Five year old Abby Sauerhoefer attends Kindergarten at Broad Brook Elementary. Abby has struggled with breathing and feeding issues from birth. By two months, we knew something was terribly wrong when she started having frequent, uncontrolled movements of her arms and legs. We learned that these episodes were infantile spasms or seizures. Extensive testing and treatments led to a diagnosis in July 2009 of a mitochondrial disorder. Along with daily seizures, this disorder does not allow her to walk, speak, or sit up, and her only means of nourishment is through a feeding tube. Seizures are managed, but not completely eliminated, with medication and diet. Although Abby is not able to talk, she expresses her emotions through “Abby songs”. She loves music and enjoys the company of other children. She moves around by rolling or using a stroller. We are hopeful that the foundation will find new treatments to help Abby and appreciate your support in finding a cure!  Read more…

     

     

    Hope Flies Event Raises More than $210,000 for Mitochondrial Disease Research

    Photos by Jen Pair Photography

    Danielle and Jim Poppens, Laura Stanley, David and Laura Green

    The Foundation for Mitochondrial Medicine held its fourth annual fundraiser, Hope Flies Catch the Cure, on September 20 at the Mason Murer Art Gallery.  Guests enjoyed the event, including dancing to retro ‘70s music from Yacht Rock Revue; a live auction with vacation packages and sports trips; a silent auction with art, shopping spree from Saks Fifth Avenue, Judith Ripka jewelry, sports memorabilia and travel; a raffle with a home lighting package from The Outdoor Lights; a special firefly lounge sponsored by Hublot luxury watches; delicious food from Endive catering and open bars provided by Georgia Crown distributors.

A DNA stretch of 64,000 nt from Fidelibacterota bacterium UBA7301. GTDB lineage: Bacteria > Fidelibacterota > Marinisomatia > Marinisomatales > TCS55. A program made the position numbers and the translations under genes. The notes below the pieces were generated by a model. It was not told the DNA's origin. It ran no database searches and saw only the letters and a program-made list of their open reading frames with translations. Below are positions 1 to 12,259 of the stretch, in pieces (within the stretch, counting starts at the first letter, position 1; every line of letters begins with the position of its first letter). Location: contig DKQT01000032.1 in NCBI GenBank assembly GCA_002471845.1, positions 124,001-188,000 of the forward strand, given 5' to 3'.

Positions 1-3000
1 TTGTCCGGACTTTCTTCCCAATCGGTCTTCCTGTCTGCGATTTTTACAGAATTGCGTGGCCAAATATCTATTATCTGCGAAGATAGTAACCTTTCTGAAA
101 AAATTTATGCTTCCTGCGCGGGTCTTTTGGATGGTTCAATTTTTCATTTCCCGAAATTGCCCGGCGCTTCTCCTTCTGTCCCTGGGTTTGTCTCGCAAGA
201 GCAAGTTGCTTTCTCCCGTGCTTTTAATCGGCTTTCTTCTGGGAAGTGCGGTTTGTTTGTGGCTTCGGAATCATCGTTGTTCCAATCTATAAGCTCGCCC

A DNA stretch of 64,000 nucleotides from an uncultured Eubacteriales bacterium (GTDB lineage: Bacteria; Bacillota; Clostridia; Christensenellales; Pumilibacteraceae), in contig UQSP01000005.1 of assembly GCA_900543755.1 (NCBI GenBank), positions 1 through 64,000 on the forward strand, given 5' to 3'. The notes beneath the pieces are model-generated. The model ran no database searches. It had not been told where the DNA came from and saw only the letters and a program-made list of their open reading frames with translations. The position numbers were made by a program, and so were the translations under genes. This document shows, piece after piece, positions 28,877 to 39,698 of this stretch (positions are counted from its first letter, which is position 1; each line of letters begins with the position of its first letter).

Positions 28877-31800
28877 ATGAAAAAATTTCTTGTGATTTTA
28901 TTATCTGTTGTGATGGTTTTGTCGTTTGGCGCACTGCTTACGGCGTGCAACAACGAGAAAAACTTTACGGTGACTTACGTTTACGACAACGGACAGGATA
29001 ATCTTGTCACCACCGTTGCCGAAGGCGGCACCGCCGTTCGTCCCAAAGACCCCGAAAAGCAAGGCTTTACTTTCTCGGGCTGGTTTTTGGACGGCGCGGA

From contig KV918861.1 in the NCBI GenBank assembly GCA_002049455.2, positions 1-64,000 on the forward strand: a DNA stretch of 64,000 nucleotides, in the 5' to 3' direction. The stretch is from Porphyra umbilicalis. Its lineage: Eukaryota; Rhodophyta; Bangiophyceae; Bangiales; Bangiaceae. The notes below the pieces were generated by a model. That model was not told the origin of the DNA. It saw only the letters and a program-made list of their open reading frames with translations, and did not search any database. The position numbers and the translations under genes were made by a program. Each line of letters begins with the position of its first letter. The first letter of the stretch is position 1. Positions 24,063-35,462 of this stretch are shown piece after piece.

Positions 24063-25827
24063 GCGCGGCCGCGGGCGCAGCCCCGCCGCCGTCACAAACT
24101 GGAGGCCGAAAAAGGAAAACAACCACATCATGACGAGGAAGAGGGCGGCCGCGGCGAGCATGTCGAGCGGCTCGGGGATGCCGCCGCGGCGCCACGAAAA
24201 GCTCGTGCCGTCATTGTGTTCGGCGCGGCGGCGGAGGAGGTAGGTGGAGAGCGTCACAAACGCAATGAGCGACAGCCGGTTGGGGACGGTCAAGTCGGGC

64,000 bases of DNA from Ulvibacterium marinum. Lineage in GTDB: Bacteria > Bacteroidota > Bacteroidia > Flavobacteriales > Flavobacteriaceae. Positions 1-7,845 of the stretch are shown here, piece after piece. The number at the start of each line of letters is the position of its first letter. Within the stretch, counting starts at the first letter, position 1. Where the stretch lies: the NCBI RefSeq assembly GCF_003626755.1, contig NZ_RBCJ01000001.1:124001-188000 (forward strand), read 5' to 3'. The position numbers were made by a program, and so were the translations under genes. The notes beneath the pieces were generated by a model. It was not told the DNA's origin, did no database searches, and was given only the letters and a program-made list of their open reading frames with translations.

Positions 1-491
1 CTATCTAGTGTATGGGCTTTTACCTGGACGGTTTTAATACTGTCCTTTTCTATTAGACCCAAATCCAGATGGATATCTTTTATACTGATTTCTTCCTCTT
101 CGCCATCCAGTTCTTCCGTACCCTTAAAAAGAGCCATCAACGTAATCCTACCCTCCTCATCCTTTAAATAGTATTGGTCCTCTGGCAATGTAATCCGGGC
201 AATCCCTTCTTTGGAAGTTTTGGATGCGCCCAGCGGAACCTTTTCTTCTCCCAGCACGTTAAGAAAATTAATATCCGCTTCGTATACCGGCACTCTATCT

Event chairs were Danielle and Jim Poppens, and honorary party chairs were Laura and David Green. According to Laura Stanley, executive director of the Foundation for Mitochondrial Medicine, the event raised approximately $210,000 and welcomed many new supporters among the 500 ticket purchasers to the event. All proceeds benefit the foundation and its mission to fund research for mitochondrial disease treatments.

    Photos by Jen Pair Photography

    Photos by Jen Pair Photography

    “The Foundation has supported treatment-oriented research studies like drug compound testing led by the Netherlands’ research team at Khondrion and brain studies on cognitive fatigue at Georgia Tech and Georgia State Universities, ” said Dr. John Shoffner, founding board member of The Foundation for Mitochondrial Medicine. “Our grants are also allowing new drug compounds to be tested, eventually leading to full clinical drugs trials. We are particularly excited about the promise of our new co-funded research project with the Alzheimer’s Drug Discovery Foundation.  Even though one cure and one timeline don’t exist right now, support through fundraisers like Hope Flies Catch the Cure will allow researchers to move forward faster.

    “The complex mitochondrial disorders that impair the body’s ability to adequately produce energy are also at the root of Parkinson’s disease, Autism, Alzheimer’s, chronic fatigue syndrome, as well as many types of childhood developmental delays,” continued Shoffner.

    Photos by Jen Pair Photography

    Hope Flies Catch the Cure 2013 Organizing Committee

    According to 2013 Hope Flies Catch the Cure co-chairperson Danielle Poppens, “1 in 2,500 people are affected with mitochondrial disease, and that number increases dramatically if you include other related diseases. Mitochondrial disease is difficult to diagnose and no patient, doctor or researcher can beat the disease alone. It will take dedication of many to help the children and adults with mitochondrial disease. We are delighted to have hosted another successful fundraising event.”  The Poppens became involved because of their connection with their son’s Autism.

    The Hope Flies Catch the Cure event is the Foundation’s annual event in Atlanta. Other Hope Flies Signature events around the country also help raise funds and awareness for the Foundation of Mitochondrial Medicine.  If you are interested in launching a regional Hope Flies event, or hosting a fundraiser in your city, contact the Foundation at info@mitochondrialdiseases.org  For more information on the Foundation, please visit www.mitochondrialdiseases.org.